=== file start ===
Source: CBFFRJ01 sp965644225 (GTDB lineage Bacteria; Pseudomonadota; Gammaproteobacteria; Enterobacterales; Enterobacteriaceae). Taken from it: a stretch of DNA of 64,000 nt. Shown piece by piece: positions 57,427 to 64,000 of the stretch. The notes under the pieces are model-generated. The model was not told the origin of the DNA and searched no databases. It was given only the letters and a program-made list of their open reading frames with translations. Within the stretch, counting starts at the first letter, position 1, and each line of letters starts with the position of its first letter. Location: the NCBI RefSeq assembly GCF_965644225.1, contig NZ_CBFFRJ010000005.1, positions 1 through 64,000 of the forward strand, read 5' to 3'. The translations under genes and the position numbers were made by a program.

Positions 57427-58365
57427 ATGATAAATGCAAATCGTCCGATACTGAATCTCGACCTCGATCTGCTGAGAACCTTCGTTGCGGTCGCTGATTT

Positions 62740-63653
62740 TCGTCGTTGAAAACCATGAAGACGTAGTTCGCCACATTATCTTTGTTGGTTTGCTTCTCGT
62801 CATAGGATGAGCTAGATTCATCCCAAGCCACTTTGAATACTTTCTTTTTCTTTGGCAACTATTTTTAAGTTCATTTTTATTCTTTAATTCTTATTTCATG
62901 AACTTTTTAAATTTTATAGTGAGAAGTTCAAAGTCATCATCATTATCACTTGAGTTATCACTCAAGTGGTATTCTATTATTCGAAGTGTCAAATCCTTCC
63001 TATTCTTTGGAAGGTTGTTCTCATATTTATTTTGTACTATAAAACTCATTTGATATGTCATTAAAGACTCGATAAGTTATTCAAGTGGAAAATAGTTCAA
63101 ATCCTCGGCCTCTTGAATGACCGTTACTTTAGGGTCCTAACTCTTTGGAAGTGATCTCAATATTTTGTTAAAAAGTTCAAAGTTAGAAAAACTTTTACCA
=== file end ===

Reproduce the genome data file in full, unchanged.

Source: CBFFRJ01 sp965644225 (GTDB lineage Bacteria; Pseudomonadota; Gammaproteobacteria; Enterobacterales; Enterobacteriaceae). Taken from it: a stretch of DNA of 64,000 nt. Shown piece by piece: positions 57,427 to 64,000 of the stretch. The notes under the pieces are model-generated. The model was not told the origin of the DNA and searched no databases. It was given only the letters and a program-made list of their open reading frames with translations. Within the stretch, counting starts at the first letter, position 1, and each line of letters starts with the position of its first letter. Location: the NCBI RefSeq assembly GCF_965644225.1, contig NZ_CBFFRJ010000005.1, positions 1 through 64,000 of the forward strand, read 5' to 3'. The translations under genes and the position numbers were made by a program.

Positions 57427-58365
57427 ATGATAAATGCAAATCGTCCGATACTGAATCTCGACCTCGATCTGCTGAGAACCTTCGTTGCGGTCGCTGATTT

Positions 62740-63653
62740 TCGTCGTTGAAAACCATGAAGACGTAGTTCGCCACATTATCTTTGTTGGTTTGCTTCTCGT
62801 CATAGGATGAGCTAGATTCATCCCAAGCCACTTTGAATACTTTCTTTTTCTTTGGCAACTATTTTTAAGTTCATTTTTATTCTTTAATTCTTATTTCATG
62901 AACTTTTTAAATTTTATAGTGAGAAGTTCAAAGTCATCATCATTATCACTTGAGTTATCACTCAAGTGGTATTCTATTATTCGAAGTGTCAAATCCTTCC
63001 TATTCTTTGGAAGGTTGTTCTCATATTTATTTTGTACTATAAAACTCATTTGATATGTCATTAAAGACTCGATAAGTTATTCAAGTGGAAAATAGTTCAA
63101 ATCCTCGGCCTCTTGAATGACCGTTACTTTAGGGTCCTAACTCTTTGGAAGTGATCTCAATATTTTGTTAAAAAGTTCAAAGTTAGAAAAACTTTTACCA